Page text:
I vowed to never compare our program to anyone else’s. Why? Because we all have different athletes, problems and challenges. We're constantly bombarded with distractions that we have to work through. You may be dealing with a difficult head coach while someone else may not be reaching some players as well as others. You may be dealing with the newest internet workout fad that some athletes want to try while someone else may be frustrated with one of his teams. Any number of things can knock you off course from the direction that you want your program to go.

So about every six months, I reevaluate. I use that reevaluation as a compass to guide me back to my core beliefs and how I want to run my program. If there is any advice that I can give you, it's don't compare yourself or your program to anyone. Boil your program and core values down to something that you can believe in and fight for and build a village from that! Then, despite all the chaos and insanity that you face on a daily and yearly basis, you can always get back to what matters and go from there. I'm not saying that you can't change. You must evolve to stay on top of the food chain, and you must keep getting better. This is why you go back and reevaluate every six months. But you must stay true to yourself.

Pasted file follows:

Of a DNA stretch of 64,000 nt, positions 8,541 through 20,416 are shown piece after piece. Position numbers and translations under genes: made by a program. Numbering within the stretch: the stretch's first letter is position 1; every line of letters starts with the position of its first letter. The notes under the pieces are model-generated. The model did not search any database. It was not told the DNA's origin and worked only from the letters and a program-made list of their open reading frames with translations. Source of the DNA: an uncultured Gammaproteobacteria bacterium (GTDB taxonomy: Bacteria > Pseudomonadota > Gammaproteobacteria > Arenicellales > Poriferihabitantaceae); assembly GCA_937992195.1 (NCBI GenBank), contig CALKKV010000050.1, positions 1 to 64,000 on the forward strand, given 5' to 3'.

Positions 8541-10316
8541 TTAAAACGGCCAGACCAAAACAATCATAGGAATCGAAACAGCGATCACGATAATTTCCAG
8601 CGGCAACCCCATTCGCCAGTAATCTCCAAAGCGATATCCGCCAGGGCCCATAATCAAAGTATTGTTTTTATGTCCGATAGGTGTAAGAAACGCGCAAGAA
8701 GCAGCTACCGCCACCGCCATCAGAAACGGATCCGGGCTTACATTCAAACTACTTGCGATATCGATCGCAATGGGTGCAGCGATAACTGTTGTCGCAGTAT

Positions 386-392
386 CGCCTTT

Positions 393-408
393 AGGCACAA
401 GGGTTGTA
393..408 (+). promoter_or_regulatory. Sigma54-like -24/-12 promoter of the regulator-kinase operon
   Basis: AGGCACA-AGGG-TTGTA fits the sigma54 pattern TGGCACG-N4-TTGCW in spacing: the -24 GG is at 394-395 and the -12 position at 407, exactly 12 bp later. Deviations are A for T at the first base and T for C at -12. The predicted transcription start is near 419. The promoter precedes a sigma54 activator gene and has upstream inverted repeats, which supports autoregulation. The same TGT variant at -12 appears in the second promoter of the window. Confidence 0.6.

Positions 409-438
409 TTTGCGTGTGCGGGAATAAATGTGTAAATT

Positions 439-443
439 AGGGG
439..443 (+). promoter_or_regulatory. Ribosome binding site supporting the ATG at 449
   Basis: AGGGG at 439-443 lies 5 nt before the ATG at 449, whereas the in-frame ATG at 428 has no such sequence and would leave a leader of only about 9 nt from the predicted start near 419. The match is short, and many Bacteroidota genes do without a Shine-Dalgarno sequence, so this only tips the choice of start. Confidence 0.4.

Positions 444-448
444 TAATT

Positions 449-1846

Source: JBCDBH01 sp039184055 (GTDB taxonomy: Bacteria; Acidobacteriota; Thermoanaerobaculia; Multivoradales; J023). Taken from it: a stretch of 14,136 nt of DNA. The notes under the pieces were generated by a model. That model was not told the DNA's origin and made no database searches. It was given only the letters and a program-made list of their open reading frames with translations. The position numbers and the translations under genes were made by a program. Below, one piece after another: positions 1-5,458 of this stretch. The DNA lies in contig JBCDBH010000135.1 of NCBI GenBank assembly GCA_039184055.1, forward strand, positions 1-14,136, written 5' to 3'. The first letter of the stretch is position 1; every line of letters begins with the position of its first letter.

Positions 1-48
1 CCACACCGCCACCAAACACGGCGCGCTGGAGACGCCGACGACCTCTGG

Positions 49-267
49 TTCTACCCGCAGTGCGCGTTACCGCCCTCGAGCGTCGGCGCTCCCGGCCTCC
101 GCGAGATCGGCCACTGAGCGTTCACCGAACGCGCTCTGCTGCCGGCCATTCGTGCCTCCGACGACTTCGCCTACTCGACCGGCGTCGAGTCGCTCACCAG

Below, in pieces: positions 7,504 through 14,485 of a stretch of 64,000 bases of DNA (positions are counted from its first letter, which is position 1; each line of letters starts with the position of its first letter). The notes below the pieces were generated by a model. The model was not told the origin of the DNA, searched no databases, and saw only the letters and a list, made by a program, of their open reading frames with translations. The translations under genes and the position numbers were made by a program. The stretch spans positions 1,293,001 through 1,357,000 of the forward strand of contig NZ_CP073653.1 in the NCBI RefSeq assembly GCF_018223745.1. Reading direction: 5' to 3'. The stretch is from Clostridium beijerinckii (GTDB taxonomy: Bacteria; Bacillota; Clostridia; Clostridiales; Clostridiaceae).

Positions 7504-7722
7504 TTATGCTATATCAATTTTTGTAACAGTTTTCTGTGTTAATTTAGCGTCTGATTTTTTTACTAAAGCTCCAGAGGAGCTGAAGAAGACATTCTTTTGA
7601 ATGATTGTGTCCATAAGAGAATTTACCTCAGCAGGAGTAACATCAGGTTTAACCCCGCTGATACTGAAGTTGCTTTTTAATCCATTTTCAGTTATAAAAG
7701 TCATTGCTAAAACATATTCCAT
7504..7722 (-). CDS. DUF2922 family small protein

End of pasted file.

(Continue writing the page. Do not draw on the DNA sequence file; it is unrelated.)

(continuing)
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In reality, there really is no other way to do it. Really, how else could you do it? Strength numbers? Wins and losses? A Power 5 job? It's almost impossible to do it any other way. Let's use strength numbers as an example. Sure, your athletes may be strong and everyone on your team benches 500 pounds, but they lose every game. Would you still have a job? Once you really know who you are and what you stand for, getting players and coaches to buy in becomes much easier. Remember, if you aren't yourself, then who are you?